American corporations plainly are smarting from the accusation that they've abandoned their sense of social responsibility in pursuit of higher profits.
You can tell that by the defensive indignation with which the business community has greeted President Obama's rhetorical attacks on "millionaires and billionaires." And by Bank of America's defensiveness in spinning the cancellation of its $5 debit card fee as rather an act of consumer altruism. ("We have listened to our customers very closely," a spokesman said.)
Then there are the CEO statements collected by Harvard Business Review for an online forum titled The CEO's Role in Fixing the System, some of which carry the whiff of the heebie-jeebies experienced by ancien regime dandies facing down a torch-bearing mob of Jacobins.
For example, Raymond Gilmartin, the former chairman and CEO of Merck, acknowledged in the forum that corporate behavior in the economic slump had "deepened a widespread public distrust of corporations and capitalism." He proposed that CEOs and boards start acting "as agents of society, rather than shareholders." Starbucks founder Howard Schultz used the same forum to promote his public campaign urging CEOs to step up job creation efforts across the board.
There are many reasons why corporate social responsibility is on the table these days. One is that the sharp rise in business profits since the 2008 crash hasn't produced a commensurately sharp rise in hiring. Occupy Wall Street and its coast-to-coast offspring have catalyzed public disaffection with the gulf between the banking industry's health and its millions of home foreclosures.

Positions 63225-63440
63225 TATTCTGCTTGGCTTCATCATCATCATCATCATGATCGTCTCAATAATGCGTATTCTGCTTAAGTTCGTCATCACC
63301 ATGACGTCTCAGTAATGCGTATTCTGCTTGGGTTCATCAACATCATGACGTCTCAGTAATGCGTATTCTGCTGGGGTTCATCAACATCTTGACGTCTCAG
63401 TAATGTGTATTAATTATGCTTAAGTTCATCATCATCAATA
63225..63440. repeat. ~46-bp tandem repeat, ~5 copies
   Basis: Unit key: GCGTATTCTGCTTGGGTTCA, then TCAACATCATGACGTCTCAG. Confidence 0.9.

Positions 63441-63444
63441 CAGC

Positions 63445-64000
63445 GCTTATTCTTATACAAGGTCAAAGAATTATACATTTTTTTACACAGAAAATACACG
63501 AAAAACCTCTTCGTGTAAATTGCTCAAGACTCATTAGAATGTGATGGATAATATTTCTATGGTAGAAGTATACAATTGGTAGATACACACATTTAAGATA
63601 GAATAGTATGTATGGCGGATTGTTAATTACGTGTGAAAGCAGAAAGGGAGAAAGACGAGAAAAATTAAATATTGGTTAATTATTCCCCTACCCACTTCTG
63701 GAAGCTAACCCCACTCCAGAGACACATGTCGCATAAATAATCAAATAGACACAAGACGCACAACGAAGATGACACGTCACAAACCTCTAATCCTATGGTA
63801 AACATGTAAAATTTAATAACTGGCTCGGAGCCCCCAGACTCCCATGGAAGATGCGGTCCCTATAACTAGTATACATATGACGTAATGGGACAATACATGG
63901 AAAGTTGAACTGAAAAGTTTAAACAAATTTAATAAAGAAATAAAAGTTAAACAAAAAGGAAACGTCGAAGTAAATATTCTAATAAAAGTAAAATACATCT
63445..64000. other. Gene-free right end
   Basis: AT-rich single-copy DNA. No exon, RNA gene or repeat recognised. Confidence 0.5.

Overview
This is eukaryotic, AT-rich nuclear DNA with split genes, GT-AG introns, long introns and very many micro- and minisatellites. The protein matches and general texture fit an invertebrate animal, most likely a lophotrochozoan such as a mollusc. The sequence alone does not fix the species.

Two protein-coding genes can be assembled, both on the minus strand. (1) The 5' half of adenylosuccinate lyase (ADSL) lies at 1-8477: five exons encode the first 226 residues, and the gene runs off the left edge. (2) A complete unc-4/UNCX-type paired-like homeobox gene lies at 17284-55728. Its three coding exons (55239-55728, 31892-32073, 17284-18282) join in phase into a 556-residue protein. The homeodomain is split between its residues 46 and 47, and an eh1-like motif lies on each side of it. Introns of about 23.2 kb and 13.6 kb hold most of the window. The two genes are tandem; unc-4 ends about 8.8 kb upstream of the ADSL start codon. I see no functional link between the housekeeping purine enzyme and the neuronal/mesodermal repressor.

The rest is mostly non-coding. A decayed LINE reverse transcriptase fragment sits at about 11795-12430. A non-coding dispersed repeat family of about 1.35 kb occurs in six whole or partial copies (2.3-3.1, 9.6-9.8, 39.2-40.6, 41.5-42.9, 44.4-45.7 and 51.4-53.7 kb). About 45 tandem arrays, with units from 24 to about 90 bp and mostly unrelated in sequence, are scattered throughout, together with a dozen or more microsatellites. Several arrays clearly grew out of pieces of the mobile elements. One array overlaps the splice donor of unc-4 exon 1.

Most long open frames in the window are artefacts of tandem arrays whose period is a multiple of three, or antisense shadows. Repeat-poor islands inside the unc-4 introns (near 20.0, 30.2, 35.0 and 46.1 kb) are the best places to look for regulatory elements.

Philanthropy experts say corporate giving has ticked up recently, possibly in response to signs of public discontent. One in four major companies surveyed by the Committee Encouraging Corporate Philanthropy, which has current or former top executives from 22 major companies on its board, have increased their giving by 25% or more since 2007. (On the other hand, 21% of the surveyed companies cut their giving by 25% or more.)
"We're seeing a whole new approach in corporate responsibility," Charles Moore, the committee's executive director, told me. Corporations are integrating philanthropy into their business strategies, say, by supporting charitable programs serving their suppliers, customers or markets — PepsiCo paying to train the Mexican farmers who provide it with its corn syrup or Novartis delivering health education in rural India to residents who might end up buying its drugs.
The question always is whether companies undertake these ventures because they're the right thing to do or because they want to look altruistic for marketing purposes. In other words, are improved profits a collateral benefit or the main point?
Some might say that it doesn't matter, as long as you end up with less penurious farmers or healthier peasants. But the danger is that if it's seen chiefly as a PR device, then corporate giving — currently a minuscule one-tenth of 1% of revenue among major corporations, according to the committee's latest survey — will be first on the chopping block in economic downturns.
Moreover, the giving-for-giving's-sake model always runs up against the notion that the only constituency that counts in corporate management is the shareholder. The modern dean of this school was the late eminent economist Milton Friedman, who in a 1970 article belittled talk of corporate social responsibility as "pure and unadulterated socialism."
Friedman called corporate social responsibility a "fundamentally subversive doctrine." He conceded that some putatively socially beneficial actions such as improving local schools might have indirect benefits for a corporation — make it easier to recruit employees, for instance — but for the most part he scorned that rationale as "hypocritical window dressing."